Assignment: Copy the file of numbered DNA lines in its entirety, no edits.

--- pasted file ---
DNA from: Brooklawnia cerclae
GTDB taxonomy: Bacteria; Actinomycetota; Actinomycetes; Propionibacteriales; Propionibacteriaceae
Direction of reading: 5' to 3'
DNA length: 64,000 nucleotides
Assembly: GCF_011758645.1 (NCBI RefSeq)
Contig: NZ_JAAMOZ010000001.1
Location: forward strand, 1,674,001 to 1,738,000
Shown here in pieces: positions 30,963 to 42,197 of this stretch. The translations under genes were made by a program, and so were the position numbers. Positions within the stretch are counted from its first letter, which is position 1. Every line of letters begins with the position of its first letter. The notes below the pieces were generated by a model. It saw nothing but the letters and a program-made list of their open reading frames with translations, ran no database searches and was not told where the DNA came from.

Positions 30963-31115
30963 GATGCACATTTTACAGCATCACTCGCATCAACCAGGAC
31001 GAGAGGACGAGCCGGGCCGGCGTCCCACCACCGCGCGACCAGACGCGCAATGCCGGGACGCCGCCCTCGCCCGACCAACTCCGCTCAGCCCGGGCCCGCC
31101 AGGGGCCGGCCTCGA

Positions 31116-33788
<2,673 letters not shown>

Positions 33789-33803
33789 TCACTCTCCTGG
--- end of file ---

DNA from: Brooklawnia cerclae
GTDB taxonomy: Bacteria; Actinomycetota; Actinomycetes; Propionibacteriales; Propionibacteriaceae
Direction of reading: 5' to 3'
DNA length: 64,000 nucleotides
Assembly: GCF_011758645.1 (NCBI RefSeq)
Contig: NZ_JAAMOZ010000001.1
Location: forward strand, 1,674,001 to 1,738,000
Shown here in pieces: positions 30,963 to 42,197 of this stretch. The translations under genes were made by a program, and so were the position numbers. Positions within the stretch are counted from its first letter, which is position 1. Every line of letters begins with the position of its first letter. The notes below the pieces were generated by a model. It saw nothing but the letters and a program-made list of their open reading frames with translations, ran no database searches and was not told where the DNA came from.

Positions 30963-31115
30963 GATGCACATTTTACAGCATCACTCGCATCAACCAGGAC
31001 GAGAGGACGAGCCGGGCCGGCGTCCCACCACCGCGCGACCAGACGCGCAATGCCGGGACGCCGCCCTCGCCCGACCAACTCCGCTCAGCCCGGGCCCGCC
31101 AGGGGCCGGCCTCGA

Positions 31116-33788
<2,673 letters not shown>

Positions 33789-33803
33789 TCACTCTCCTGG